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Discussion Starter · #1 ·
My TTTF yard is split into 4 sections, due to where the house, property line, and fence are. One of those sections is about 3,000sf, and there is about a 1,000sf area of that that I have not had much luck getting grass to grow. It's now been taken over by weeds, a lot of Bermuda, and a very little amount of fescue. The weeds and Bermuda are spreading into the other "good" sections of the lawn. So, I'm considering killing that area and starting over, which would allow me to get a good layer of topsoil down, and hopefully kill the Bermuda, as opposed to slowly killing the Bermuda in that area over the course of a year or two. A full reno is more than I want to take on right now, but for this small area, I think it's manageable.

Can anyone point me in the direction of somewhere that details the steps to do this? Specifically, I'm looking for timing, such as, and this may not be correct, but, Day 1 - Roundup, Day 15 - Roundup round 2, Day 30 - Roundup round 3, Day 45 - Till/smooth/topsoil/seed, etc. Also, any products that I should put down with the seed, other than a starter fertilizer (I have read Tenacity is good to prevent weeds with new seed).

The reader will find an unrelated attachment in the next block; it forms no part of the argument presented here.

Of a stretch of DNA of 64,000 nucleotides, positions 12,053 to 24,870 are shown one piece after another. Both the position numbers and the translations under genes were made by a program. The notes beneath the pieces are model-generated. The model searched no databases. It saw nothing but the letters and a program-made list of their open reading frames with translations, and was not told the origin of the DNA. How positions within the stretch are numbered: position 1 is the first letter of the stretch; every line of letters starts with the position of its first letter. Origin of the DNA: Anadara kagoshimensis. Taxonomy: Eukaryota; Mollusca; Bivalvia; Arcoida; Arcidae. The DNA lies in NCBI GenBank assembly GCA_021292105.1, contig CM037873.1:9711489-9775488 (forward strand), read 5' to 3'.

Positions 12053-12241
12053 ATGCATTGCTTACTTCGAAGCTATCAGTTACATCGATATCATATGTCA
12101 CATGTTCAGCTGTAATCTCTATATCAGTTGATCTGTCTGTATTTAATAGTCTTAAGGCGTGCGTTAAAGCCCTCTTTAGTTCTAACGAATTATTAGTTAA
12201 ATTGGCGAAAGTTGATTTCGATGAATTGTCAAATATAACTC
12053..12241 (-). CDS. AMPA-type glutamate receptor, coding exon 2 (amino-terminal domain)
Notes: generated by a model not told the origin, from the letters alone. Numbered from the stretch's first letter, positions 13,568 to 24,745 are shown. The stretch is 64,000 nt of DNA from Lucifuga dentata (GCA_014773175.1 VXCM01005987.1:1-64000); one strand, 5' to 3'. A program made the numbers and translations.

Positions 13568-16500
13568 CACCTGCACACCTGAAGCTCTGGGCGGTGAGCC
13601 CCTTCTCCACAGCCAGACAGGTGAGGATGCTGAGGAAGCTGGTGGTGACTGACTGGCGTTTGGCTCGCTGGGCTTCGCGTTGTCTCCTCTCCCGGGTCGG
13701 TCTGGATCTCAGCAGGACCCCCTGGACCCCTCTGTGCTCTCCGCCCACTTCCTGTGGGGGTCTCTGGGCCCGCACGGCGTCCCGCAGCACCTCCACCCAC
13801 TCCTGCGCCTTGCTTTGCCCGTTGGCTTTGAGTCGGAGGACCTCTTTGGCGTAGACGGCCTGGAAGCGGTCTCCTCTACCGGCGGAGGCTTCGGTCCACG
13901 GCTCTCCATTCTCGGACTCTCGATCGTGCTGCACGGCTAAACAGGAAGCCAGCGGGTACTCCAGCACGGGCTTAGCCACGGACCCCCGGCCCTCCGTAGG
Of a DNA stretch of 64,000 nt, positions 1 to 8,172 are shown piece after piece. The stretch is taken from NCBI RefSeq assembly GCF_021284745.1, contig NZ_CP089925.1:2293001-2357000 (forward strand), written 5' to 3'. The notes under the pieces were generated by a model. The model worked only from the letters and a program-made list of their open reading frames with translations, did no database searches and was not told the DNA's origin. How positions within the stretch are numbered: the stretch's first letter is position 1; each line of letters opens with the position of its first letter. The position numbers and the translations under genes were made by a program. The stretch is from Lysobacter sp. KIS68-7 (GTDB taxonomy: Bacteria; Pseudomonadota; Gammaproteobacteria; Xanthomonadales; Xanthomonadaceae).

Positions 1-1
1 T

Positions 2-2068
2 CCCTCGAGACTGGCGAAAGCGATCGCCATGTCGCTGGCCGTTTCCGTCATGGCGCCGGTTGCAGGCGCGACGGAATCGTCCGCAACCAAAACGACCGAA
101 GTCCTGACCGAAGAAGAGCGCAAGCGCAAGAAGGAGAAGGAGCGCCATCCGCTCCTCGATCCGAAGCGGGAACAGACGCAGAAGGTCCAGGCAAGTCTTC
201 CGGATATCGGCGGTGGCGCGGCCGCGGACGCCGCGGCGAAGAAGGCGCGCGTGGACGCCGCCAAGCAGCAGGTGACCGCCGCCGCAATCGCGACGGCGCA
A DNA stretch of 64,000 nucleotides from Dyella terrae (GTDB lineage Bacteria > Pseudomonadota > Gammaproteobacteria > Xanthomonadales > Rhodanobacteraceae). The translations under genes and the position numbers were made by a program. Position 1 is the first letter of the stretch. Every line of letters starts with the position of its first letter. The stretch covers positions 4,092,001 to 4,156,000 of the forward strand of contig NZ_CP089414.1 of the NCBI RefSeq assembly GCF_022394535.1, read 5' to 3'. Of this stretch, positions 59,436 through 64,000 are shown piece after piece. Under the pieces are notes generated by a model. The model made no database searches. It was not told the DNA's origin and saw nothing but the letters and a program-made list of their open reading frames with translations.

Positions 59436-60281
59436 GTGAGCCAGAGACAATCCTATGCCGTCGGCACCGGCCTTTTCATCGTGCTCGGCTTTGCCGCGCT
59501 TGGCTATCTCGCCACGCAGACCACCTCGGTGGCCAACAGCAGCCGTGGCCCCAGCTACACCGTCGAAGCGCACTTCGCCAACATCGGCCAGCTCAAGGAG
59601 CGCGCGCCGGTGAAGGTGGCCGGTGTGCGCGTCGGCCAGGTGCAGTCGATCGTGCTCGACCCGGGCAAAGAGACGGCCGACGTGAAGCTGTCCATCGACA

Lastly, even though I won't seed until it cools down, would there be any reason not to do the other steps sooner, other than that I'd have a section of dead grass in the yard? If I know I'm probably going to do this anyways, I'm not opposed to starting sooner than later if that means it would kill the Bermuda in that area and hopefully slow the spread of it in other areas.

Thanks for the help...

· Premium Member
3,967 Posts
I would check the lawn journal section. Specifically @llO0DQLE , @ericgautier and @Pete1313 do a good job of detailing dates and the process. There are many others, but those are the first that come to mind.

If you haven't done one yet, I would recommend a soil test especially in the area that is known to be trouble for you. You'll want to make sure there aren't underlying problems in your soil before you spend the money and time doing a reno.

Starter fert, tenacity, peat moss will all contribute to your success and of course a strong irrigation program to keep everything moist.
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